President Sian Leah Beilock discusses how collaboration is the key to addressing the critical issues we face today, from global pandemics to climate change.
In December, I joined a group of experts made up of faculty, staff, and alumnae for a panel discussion on parenting and the science behind the teenage brain. We reflected on the cognitive impact of the COVID-19 crisis on young people’s ability to stay resilient in the face of today’s mounting academic and personal stressors — and how parents can help. Our experts dug into this important subject, drawing on scientific research and scholarship, applying clinical experience and pedagogy. It was a special evening. But it is also representative of many similar and meaningful conversations and lectures that have taken place across campus over the past four months as part of the Barnard Year of Science (BYOS) and that will continue throughout the spring.
BYOS has been an opportunity to illuminate the College’s remarkable achievements in STEM — both the teaching and the learning that have helped produce generations of pioneering women scientists who’ve contributed critical knowledge and ideas to a range of fields from chemistry to computer science. At Barnard, we continue to innovate and grow in our scientific pursuits. Our success hinges on all young women (regardless of race, religion, or financial background) having access to first-rate resources — this encompasses our faculty and staff, our equipment and technology, our labs and classrooms. These are essential building blocks in supporting and advancing the sciences at Barnard and launching future scientists on their career and life trajectories.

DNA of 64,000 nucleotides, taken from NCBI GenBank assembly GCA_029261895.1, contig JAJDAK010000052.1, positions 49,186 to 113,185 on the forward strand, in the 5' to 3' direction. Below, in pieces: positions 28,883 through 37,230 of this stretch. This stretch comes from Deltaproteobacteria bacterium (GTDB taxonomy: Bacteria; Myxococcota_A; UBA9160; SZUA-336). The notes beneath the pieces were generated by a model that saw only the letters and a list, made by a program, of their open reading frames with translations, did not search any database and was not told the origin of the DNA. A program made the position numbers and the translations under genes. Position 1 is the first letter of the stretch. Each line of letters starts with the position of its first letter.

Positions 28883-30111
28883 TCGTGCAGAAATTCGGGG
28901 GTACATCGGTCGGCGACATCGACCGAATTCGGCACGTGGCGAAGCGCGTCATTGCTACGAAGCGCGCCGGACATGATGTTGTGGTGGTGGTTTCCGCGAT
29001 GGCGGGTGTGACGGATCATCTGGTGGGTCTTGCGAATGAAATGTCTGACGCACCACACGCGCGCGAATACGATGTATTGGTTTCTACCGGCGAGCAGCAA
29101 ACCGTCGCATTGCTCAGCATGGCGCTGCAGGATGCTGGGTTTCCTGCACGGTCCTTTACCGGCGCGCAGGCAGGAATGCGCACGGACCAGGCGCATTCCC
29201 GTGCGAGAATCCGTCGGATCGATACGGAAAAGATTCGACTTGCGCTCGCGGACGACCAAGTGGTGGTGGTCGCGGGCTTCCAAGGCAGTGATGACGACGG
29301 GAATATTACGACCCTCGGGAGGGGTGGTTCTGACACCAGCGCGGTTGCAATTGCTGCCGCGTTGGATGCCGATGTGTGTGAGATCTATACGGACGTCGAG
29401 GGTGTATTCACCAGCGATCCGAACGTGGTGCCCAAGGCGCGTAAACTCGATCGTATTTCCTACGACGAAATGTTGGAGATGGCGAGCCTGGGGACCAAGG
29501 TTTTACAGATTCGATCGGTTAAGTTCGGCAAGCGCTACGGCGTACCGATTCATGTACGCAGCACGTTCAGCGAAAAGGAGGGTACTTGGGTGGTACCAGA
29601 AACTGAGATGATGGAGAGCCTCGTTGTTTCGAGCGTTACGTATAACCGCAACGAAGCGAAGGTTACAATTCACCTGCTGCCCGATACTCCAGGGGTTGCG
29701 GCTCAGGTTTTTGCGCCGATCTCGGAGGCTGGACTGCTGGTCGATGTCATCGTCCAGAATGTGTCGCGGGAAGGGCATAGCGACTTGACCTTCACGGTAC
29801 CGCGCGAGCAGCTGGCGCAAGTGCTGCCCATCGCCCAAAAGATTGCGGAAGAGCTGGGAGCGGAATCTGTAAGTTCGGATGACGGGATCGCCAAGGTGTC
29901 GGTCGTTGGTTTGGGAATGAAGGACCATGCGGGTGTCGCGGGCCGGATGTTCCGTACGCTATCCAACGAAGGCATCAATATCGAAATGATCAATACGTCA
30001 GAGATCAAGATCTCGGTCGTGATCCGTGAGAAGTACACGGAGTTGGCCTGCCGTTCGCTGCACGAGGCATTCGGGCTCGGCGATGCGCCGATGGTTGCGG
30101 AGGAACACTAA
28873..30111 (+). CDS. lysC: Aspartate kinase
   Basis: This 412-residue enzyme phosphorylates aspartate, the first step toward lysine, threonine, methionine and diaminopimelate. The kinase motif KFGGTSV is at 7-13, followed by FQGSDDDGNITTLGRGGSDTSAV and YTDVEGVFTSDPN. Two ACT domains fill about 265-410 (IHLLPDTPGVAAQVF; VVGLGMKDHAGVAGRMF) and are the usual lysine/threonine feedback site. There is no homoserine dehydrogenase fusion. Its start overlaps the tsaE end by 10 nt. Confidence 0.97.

To do the work of science, you need more than the materials and information at your disposal. You need an environment that enhances intellectual thinking. In my book How the Body Knows Its Mind: The Surprising Power of the Physical Environment to Influence How You Think and Feel, I spent a great deal of time researching this very topic. Speaking with scientists and examining case studies and real-life experiences, I found that our body and surroundings greatly impact how we think, behave, and process emotions. For instance, being in nature — or even peering at green space through a window — can improve productivity and help us focus.
The physical spaces we occupy affect our bodies and our brains. They matter for each and every one of us, and they matter for the Barnard community. That’s why we’ve initiated plans to renovate and expand Altschul Hall, the primary science hub on campus. As our STEM programs continue to grow, it is imperative that our physical footprint and resources do as well. In the past year, we’ve set in motion a campaign with a commitment of $250 million toward this undertaking, which will allow us to house sciences under one roof, update our facilities and labs, and accommodate faculty increases. In doubling our programmable space to 99,000 square feet, we will be designing with the future in mind so that our architecture is responsive to changing needs and practices.
It is an ambitious project, but I am pleased to report that we are currently 85% to our goal and hope to reach it this academic year. There are very few times in an institution’s history when a renovated building can transform the trajectory of a college and propel it to the greatest heights. This is one of those times. With Altschul Hall’s new state-of-the-art facility and the growing eminence of our science program, Barnard will be known as the place for women interested in the sciences to achieve their dreams. I look forward to the vital experiences that Altschul’s new building will inspire and the collaboration, community, and scholarship that will flourish inside its walls.